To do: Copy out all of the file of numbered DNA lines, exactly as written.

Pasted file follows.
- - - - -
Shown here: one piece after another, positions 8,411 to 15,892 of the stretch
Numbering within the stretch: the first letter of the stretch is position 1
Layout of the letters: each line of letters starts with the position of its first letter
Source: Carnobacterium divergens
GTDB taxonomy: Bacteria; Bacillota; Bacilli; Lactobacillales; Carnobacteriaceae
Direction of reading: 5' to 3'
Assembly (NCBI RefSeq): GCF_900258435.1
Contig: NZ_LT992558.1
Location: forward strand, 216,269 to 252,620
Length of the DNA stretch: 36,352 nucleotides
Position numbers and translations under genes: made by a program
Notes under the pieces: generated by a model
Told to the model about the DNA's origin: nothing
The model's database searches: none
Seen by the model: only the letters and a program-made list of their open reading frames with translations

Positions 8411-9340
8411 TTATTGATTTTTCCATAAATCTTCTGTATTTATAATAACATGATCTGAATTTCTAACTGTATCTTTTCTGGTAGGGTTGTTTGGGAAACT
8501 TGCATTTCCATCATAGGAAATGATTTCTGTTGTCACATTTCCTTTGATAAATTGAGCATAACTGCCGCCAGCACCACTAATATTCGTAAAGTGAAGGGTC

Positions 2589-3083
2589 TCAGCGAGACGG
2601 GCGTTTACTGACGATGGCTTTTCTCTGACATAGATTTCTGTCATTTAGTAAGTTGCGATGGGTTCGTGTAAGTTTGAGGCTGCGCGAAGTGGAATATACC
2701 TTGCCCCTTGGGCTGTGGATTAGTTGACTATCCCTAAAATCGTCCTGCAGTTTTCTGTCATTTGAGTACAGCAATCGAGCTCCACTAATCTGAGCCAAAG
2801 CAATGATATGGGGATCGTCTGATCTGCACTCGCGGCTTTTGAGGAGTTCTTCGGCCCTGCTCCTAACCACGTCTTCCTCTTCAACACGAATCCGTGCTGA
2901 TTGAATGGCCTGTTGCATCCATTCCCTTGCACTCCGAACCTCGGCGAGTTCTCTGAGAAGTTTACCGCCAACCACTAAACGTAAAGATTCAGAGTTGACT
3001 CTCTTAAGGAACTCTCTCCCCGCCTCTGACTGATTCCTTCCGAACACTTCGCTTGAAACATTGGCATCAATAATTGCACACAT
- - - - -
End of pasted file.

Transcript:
Shown here: one piece after another, positions 8,411 to 15,892 of the stretch
Numbering within the stretch: the first letter of the stretch is position 1
Layout of the letters: each line of letters starts with the position of its first letter
Source: Carnobacterium divergens
GTDB taxonomy: Bacteria; Bacillota; Bacilli; Lactobacillales; Carnobacteriaceae
Direction of reading: 5' to 3'
Assembly (NCBI RefSeq): GCF_900258435.1
Contig: NZ_LT992558.1
Location: forward strand, 216,269 to 252,620
Length of the DNA stretch: 36,352 nucleotides
Position numbers and translations under genes: made by a program
Notes under the pieces: generated by a model
Told to the model about the DNA's origin: nothing
The model's database searches: none
Seen by the model: only the letters and a program-made list of their open reading frames with translations

Positions 8411-9340
8411 TTATTGATTTTTCCATAAATCTTCTGTATTTATAATAACATGATCTGAATTTCTAACTGTATCTTTTCTGGTAGGGTTGTTTGGGAAACT
8501 TGCATTTCCATCATAGGAAATGATTTCTGTTGTCACATTTCCTTTGATAAATTGAGCATAACTGCCGCCAGCACCACTAATATTCGTAAAGTGAAGGGTC

Positions 2589-3083
2589 TCAGCGAGACGG
2601 GCGTTTACTGACGATGGCTTTTCTCTGACATAGATTTCTGTCATTTAGTAAGTTGCGATGGGTTCGTGTAAGTTTGAGGCTGCGCGAAGTGGAATATACC
2701 TTGCCCCTTGGGCTGTGGATTAGTTGACTATCCCTAAAATCGTCCTGCAGTTTTCTGTCATTTGAGTACAGCAATCGAGCTCCACTAATCTGAGCCAAAG
2801 CAATGATATGGGGATCGTCTGATCTGCACTCGCGGCTTTTGAGGAGTTCTTCGGCCCTGCTCCTAACCACGTCTTCCTCTTCAACACGAATCCGTGCTGA
2901 TTGAATGGCCTGTTGCATCCATTCCCTTGCACTCCGAACCTCGGCGAGTTCTCTGAGAAGTTTACCGCCAACCACTAAACGTAAAGATTCAGAGTTGACT
3001 CTCTTAAGGAACTCTCTCCCCGCCTCTGACTGATTCCTTCCGAACACTTCGCTTGAAACATTGGCATCAATAATTGCACACAT